New consortium to support disaster risk insurance and finance solutions for smallholder farmers in Central America

Source(s)
World Food Programme

The Partnership for Central America (PCA), the World Bank (WB), and the United Nations World Food Programme (WFP) launched today the “Disaster Risk Insurance and Finance in Central America Consortium” (DRIFCA) to identify and support climate-related agricultural insurance solutions for up to 2 million smallholder farmers in Guatemala, El Salvador, and Honduras to increase their food security and financial resilience. The U.S. Agency for International Development has provided support for regional feasibility studies to be undertaken by the World Bank.

DRIFCA will work hand in hand with the governments of the three countries and the private sector to identify and support sustainable market-relevant disaster risk finance models that are accessible to the most vulnerable and integrated into broader financial inclusion efforts to foster financial resilience.

The 2 million farmers and others along the agricultural value chains in Guatemala, Honduras, and El Salvador, are largely uninsured and highly vulnerable to the effects of the climate crisis, including unpredictable weather, delayed rains, longer and intense droughts, severe flooding, and landslides.

Smallholder farmers depend on a good harvest to stock their food reserves and to sell any excess food in the local markets so they can generate income and cover their basic needs. When they lose their crops, smallholder farmers resort to negative coping strategies, such as skipping meals, selling their agricultural tools and farm animals so they can buy food and wait until the next planting season, usually six or more months ahead. Out of desperation, many ultimately choose to migrate.

Guatemala, Honduras and El Salvador are also vulnerable to the impact of strong hurricanes. In 2020, hurricanes Eta and Iota left a trail of devastation in all three countries. Last October, Hurricane Julia caused the loss of crops that form staple foods of the Central American populations, where, according to WFP, around one million people are already severely food insecure.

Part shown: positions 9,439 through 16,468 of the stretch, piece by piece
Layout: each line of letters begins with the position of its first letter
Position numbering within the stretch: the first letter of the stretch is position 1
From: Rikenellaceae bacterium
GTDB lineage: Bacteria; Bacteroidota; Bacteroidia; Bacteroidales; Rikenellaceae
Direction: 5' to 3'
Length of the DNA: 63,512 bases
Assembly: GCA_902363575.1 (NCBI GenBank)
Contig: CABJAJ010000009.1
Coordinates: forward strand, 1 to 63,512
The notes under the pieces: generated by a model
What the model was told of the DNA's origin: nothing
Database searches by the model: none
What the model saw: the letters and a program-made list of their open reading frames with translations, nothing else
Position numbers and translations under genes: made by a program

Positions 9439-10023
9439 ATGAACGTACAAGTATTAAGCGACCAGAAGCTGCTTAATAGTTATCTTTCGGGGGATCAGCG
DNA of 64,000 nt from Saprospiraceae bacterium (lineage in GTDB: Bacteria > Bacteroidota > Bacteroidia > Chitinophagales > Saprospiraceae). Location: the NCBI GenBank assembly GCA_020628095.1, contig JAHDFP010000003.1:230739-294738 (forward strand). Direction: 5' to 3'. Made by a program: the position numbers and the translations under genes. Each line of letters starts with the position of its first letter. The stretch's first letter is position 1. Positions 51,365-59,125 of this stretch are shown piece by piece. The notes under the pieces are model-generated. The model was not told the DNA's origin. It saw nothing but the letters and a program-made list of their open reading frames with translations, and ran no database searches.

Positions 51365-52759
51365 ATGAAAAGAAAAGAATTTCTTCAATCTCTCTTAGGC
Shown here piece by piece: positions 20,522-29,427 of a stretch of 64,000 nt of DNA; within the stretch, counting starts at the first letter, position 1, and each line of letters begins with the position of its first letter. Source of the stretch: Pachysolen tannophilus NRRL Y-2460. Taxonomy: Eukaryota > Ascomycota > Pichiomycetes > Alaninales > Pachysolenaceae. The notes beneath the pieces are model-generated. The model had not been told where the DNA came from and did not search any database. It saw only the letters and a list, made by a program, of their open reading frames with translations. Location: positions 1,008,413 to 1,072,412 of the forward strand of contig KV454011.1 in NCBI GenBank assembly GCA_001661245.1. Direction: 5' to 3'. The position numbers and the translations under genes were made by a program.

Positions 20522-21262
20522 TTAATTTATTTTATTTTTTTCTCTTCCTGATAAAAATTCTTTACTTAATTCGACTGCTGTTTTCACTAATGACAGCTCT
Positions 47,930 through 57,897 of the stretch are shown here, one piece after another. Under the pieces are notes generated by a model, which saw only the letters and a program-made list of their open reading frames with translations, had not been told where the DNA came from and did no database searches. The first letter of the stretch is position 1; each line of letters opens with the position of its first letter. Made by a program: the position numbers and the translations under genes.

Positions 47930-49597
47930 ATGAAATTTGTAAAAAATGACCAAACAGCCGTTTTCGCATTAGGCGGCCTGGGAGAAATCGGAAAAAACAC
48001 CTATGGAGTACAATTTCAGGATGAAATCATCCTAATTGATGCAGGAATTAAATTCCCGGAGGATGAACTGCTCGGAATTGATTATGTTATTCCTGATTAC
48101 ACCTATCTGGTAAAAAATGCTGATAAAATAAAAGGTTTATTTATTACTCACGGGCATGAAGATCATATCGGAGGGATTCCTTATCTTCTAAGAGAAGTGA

“Insurance mechanisms that pay out directly to farmers and other vulnerable populations have shown to provide an important livelihood safety net around the world.  We are proud to be part of this effort to bring such solutions at scale to this region.” said, Mark Lopes, Chief Operating Officer, Partnership for Central America.

“At the World Bank, we recognize the need to enhance the financial resilience of smallholder farmers and vulnerable households affected by increasingly severe and frequent climate-related disasters in northern Central America. Our global and regional experience has demonstrated the value of strong partnerships between the public and private sectors to design and implement effective disaster risk financing solutions,” saidMichel Kerf, World Bank Director for Central America and the Dominican Republic.

“Together we can support Central American smallholder farmers to mitigate risks related to climate shocks through scalable and sustainable transformation,” said Lola Castro, WFP Regional Director for Latin America and the Caribbean. “Disaster Risk Finance is an innovative way to help smallholders effectively manage risks and reduce vulnerabilities so they can transition to sustainable food and nutrition security.”

 

About the Partnership for Central America

The Partnership for Central America is a non-profit, non-partisan, non-governmental organization that works with a multi-national coalition of private organizations to advance economic opportunity across underserved populations in El Salvador, Guatemala, and Honduras. The Partnership serves as a coordinating body of Vice President Harris’s Call to Action and aims to facilitate and support practical solutions to advance economic opportunity, address urgent climate, education and health challenges, and promote long-term investments and workforce capability in support of a vision of hope for Central America.

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